The "nifty fifties." Unprecedented economic prosperity. The blossoming of rock and roll. An era we nostalgically see as being innocent, now that we have the hindsight to know the Cold War will not, in fact, bring about nuclear Armegeddon ...
... Jim Crow. Overt racism, sexism, and anti-Semitism. Lack of environmental regulations ... Ah, well. I should've quit while I was ahead. :-)
Jake Epping travels back to 1958, on a quest to prevent two tragedies, one local and one global in scale. His shift from one era to another is beautifully crafted thanks to King's writing skill, the wonderful narrative voice, and meticulous attention to details about each time period.
I am about 25% of the way through this novel, and I'm loving it so far. King's work has always been hit or miss for me, but when he's good, he really hits it out of the ballpark.
On whether to disclose the existence of a portal into the past:
Then I thought of the federal government discovering they could send special ops into the past to change whatever they wanted. I didn’t know if that were possible, but if so, the folks who gave us fun stuff like bio-weapons and computer-guided smart bombs were the last folks I’d want carrying their various agendas into living, unarmored history.
On a quest to prevent JFK's assassination (hence the title of the book):
“Or what about Vietnam? Johnson was the one who started all the insane escalation. Kennedy was a cold warrior, no doubt about it, but Johnson took it to the next level. He had the same my-balls-are-bigger-than-yours complex that Dubya showed off when he stood in front of the cameras and said ‘Bring it on.’ Kennedy might have changed his mind. Johnson and Nixon were incapable of that. Thanks to them, we lost almost sixty thousand American soldiers in Nam. The Vietnamese, North and South, lost millions. Is the butcher’s bill that high if Kennedy doesn’t die in Dallas?”
On the (probably illusive) innocence of the past:
If you say something about a terrorist attack in 1958, people are gonna think you’re talking about teenagers tipping cows.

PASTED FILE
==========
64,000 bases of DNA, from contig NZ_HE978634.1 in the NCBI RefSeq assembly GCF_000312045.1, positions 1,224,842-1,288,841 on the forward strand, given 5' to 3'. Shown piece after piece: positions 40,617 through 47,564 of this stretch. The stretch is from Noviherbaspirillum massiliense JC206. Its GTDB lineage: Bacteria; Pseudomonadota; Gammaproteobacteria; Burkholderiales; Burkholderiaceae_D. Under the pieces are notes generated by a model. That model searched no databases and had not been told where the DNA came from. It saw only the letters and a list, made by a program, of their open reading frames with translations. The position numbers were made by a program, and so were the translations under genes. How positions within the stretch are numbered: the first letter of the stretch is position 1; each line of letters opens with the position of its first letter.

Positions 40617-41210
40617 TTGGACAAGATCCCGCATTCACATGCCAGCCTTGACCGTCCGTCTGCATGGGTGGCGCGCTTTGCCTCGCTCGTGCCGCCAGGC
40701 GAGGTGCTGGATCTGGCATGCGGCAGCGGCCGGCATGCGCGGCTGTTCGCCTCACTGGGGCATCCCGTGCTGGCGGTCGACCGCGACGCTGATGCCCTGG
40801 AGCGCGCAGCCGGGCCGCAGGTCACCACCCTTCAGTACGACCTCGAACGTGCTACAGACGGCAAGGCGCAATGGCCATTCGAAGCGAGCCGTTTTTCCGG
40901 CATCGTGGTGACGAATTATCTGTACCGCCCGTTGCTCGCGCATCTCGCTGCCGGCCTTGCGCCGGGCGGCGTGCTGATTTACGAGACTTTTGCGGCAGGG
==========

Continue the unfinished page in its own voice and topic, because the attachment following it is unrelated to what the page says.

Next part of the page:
And this also made me laugh:
I came to believe that Derry wasn’t like other places. Derry wasn’t right. -- Yes, no kidding. Mr. King, I've been reading your novels all my adult life. And one thing I've learned -- for sure -- is that Derry, Maine is not right. All kinds of insanely bad shit happens in that place. ;-)
Posts This Week:
Book Review: My Journey as a Combat Veteran by Patrick Thibeault
Author Interview: Patrick Thibeault Author of My Journey as a Combat Veteran
Movies Watched This Week:
Blue (5/5 stars) -- Gorgeous film about a young woman who loses her husband and daughter to an accident. She goes to great lengths to restructure her life so she won't feel her emotions. I thought it was an unusually clear-eyed, honest look at the early stages of grief. I'd like to review it after a second viewing. Many thanks to Josh -- if it weren't for him, this film may not have even been on my radar.
The Lonely Passion of Judith Hearne (4/5 stars) -- A lonely spinster in 1950s Dublin pins her hopes on a middle-aged bachelor. A sad and worthwhile film about loneliness, disappointment, alcoholism, and how people respond -- in middle age -- to diminished hopes for their lives. Strong performances by Bob Hoskins and the wonderful Maggie Smith.
Twelve Angry Men (4.5/5 stars) -- This classic courtroom drama offers a glimpse into the jury room after a murder trial, showing how conflicting personalities come into play and prejudices float to the surface. I watched this with my home educated high schoolers because, well, this play/movie is a freaking classic. ;-) It's also a good springboard for discussion about our judicial system, the notorious unreliability of eyewitness testimony, and other issues. More on this later.
Downfall (4.5/5 stars) -- German film on the last days of the Third Reich. I want to review this one, but I haven't gotten around to it. We watched this as part of our homeschool "curriculum." Although it's a very long and rather brutal movie, we all enjoyed it, particularly Bruno Ganz's performance as Hitler, teetering between despair and delusional grandiosity in his last days. My 14-year-old son liked it a lot more than he'd expected. He said he appreciated "knowing what really went on in that bunker" during Hitler's last days.
Next week, for our homeschool movie line-up, we have Compliance and Judgment at Nuremberg. Many thanks to Alex and Shantanu for these recommendations. More on all this later.
Beasts of the Southern Wild (4/5 stars) -- We all liked this movie, including my 9-year-old; this is a good thing, since most of the films coming into this house aren't exactly family friendly fare. :-) I can't say I loved this movie, but I definitely appreciated the performances, especially by Quvenzhané Wallis and Dwight Henry. And I found the premise and imagery quite intriguing. We saw lives filled with filth and squalor but also freedom and beauty. I was also absorbed by the way a devastating flood and a teacher's words about the ice age were combined and reconfigured in a little girl's vibrant imagination.
Brave (4/5 stars) -- A fun movie to rewatch with Trisha and the rest of the tribe. It's somewhat predictable but well done and entertaining. Beautiful animation, a feisty heroine, drunken, raucous dudes in kilts ... what's not to like? :-)
Take Shelter (4.5/5 stars) -- I've been excited about this movie since it was released, and it measured up to my expectations. I may review it soon.
I don't have any blogger links to share, because I haven't had time to keep up with my feed reader. I'm sure you're all posting brilliant stuff. ;-) I'll be around to visit soon.